Each morning I read a New York newspaper that is world renowned for its journalistic excellence but is often taken to task by conservatives. Its coverage is complete, and for the most part its articles are well researched. Recently, however, an Op Ed writer demonstrated a stereotype and uninformed attitude toward corporate jets, as if those two words were an affront to America.
Segments of the press as well as parts of the Obama Administration seem to have a blind eye toward the role that Business Aviation plays in the economic growth and quality of life of our nation. Transportation is an enabling technology for business success. Without the ability to bring the ebb and flow of commerce to all of America, including those rural areas where workers are available and quality of life is good, our nation would concentrate industry in locations served only by the Airlines. In addition to limited economic development, such massing of industry in urban centers would lead to more congestion and other social problems.
Scheduled Airlines provide service to about 10 percent of the locations in the USA with public-use airports, but most business-friendly schedules connect about 1 percent of cities and towns with airports available to business. Consider that statistic—99 locations out of every 100 with public-use airports lack business-friendly service by scheduled Airlines. Except between major hubs, scheduled air carriers are unable to facilitate efficient business travel for companies that wish to see customers or manage employees in several cities in one day or avoid time-consuming overnight stays.
Furthermore, the scheduled Airlines do not want to serve locations where the demand for public air transportation is low. Even at major hubs, schedules have been cut to assure higher load factors. Airline departures from secondary hubs have been reduced by over 20 percent in the last five or so years. The Airline business model simply does not address many needs of business. Our nation requires Business Aviation to fill the transportation gap not served by the Airlines. In fact, the Airlines and Business Aviation are partners in providing our nation with safe and efficient transportation needed for economic development.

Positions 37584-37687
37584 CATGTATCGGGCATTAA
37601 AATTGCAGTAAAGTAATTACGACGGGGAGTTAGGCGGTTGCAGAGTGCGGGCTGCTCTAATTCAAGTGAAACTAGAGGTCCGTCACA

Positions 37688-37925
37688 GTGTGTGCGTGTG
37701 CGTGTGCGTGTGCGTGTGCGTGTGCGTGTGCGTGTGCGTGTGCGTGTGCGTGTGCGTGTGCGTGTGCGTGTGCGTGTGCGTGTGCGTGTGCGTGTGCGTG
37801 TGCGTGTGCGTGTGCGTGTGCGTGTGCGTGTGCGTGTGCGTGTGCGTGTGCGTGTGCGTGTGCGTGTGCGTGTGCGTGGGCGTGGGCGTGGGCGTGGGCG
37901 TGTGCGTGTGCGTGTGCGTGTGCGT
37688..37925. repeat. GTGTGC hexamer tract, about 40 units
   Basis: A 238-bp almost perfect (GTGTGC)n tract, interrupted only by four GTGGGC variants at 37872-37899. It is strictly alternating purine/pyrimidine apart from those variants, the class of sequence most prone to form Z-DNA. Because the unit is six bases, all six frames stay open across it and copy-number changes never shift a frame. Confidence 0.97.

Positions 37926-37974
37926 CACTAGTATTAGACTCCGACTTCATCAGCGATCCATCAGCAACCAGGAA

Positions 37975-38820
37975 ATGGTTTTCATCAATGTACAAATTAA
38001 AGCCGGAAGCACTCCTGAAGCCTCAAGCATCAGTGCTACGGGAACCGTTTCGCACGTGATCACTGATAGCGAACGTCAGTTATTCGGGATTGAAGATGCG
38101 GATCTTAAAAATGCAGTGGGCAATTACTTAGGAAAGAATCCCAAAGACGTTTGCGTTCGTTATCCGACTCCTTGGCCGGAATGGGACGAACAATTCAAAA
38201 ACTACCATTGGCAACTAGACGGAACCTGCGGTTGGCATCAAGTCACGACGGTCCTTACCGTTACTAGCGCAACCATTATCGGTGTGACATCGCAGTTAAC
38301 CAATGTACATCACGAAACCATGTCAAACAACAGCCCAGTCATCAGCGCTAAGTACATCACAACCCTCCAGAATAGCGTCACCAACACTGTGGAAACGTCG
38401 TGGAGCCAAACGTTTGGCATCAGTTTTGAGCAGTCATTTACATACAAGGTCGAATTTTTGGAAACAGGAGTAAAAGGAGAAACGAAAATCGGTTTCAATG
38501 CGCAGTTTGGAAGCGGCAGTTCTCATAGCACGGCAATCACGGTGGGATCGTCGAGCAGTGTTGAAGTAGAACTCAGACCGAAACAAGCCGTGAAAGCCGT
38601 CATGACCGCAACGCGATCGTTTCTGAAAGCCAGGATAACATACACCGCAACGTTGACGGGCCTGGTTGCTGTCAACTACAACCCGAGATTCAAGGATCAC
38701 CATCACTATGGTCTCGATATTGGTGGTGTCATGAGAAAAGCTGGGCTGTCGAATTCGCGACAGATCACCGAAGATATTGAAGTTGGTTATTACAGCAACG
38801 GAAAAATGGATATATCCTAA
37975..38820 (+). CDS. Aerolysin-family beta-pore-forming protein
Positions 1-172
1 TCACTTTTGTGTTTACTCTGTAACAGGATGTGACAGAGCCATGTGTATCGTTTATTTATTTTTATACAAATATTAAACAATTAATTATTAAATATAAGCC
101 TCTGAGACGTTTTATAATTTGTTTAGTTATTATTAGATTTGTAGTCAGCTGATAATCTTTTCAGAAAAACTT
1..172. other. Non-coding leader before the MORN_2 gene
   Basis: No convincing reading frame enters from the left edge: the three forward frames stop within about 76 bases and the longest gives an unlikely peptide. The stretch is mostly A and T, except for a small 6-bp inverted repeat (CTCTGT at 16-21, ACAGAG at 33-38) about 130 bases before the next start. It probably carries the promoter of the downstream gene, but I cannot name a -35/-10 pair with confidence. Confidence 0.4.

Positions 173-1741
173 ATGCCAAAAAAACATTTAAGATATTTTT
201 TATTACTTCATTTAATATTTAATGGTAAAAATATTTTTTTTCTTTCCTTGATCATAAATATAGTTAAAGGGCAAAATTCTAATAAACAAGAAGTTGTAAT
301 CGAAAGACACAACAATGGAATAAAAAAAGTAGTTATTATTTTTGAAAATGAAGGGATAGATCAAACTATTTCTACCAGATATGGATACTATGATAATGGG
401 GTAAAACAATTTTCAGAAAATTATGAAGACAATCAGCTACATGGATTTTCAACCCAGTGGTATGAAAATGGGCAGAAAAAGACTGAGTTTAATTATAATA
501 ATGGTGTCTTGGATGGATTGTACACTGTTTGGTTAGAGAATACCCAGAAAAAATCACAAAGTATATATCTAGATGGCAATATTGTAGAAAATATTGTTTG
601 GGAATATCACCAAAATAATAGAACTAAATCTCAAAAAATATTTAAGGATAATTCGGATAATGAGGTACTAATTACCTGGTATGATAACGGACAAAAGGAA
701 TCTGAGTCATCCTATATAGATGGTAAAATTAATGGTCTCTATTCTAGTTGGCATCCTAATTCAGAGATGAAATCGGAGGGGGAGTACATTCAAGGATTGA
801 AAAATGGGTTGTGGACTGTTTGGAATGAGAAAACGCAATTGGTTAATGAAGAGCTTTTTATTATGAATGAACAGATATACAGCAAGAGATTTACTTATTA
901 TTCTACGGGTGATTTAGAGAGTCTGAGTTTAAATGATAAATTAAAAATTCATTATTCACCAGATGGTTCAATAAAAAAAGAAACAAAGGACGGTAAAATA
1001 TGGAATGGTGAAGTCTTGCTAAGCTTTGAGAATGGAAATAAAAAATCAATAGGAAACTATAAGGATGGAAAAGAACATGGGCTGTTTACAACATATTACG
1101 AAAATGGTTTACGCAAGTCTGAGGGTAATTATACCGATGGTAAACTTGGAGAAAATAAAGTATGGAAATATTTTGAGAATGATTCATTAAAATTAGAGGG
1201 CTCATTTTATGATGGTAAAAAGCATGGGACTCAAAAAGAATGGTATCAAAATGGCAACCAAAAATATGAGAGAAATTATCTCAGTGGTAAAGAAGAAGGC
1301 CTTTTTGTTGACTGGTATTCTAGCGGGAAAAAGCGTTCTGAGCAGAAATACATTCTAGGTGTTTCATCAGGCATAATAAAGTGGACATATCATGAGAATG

Critics argue that owners of corporate jets get unfair tax breaks and do not pay their fair share for use of the nation’s Air Traffic Control system. They fail to realize, or acknowledge, that a business aircraft is treated like other capital assets. To be subject to the tax rules for depreciation and deductions of operating costs, the asset must be ordinary and necessary to the furtherance of the company’s business. Business use must be the primary reason for the company’s ownership, and when used personally appropriate adjustments must be made to the company’s and the individual’s tax liabilities. If a company provides too much personal use, the corporate jet is not considered a business asset.
I believe a corporate jet receives greater scrutiny than any other company asset. The IRS is quick to examine any claims to deduct aircraft expenses. Shareholders often exhibit the same skepticism as the press and the government. Thus Boards of Directors are very careful that a corporate jet is managed with a degree of professionalism and honesty that passes the most careful review.
The fare-share issue has been well vetted. All users of corporate jets pay a fuel tax that compensates the government for Business Aviation’s marginal use of an ATC system that would exist even if all corporate jets and private aircraft were grounded.
Regarding the use of a corporate jet to assure efficient use of time and to provide security while traveling, no one seems to question why our nation’s CEO must use Air Force One. Nor should critics of Business Aviation fail to attribute the same needs to company CEOs.
I urge all who understand and appreciate the benefits of Business Aviation to inform friends and colleagues about the reasons why corporate jets are beneficial to our nation’s wellbeing, even for the many citizens who do not use them directly. (The company with a business aircraft may well be their employer or customer.) By doing so, we who believe in Business Aviation’s many benefits to our nation may not be so disappointed when a respected journalist addresses corporate jets.
The opinions expressed by the bloggers do not reflect AOPA’s position on any topic.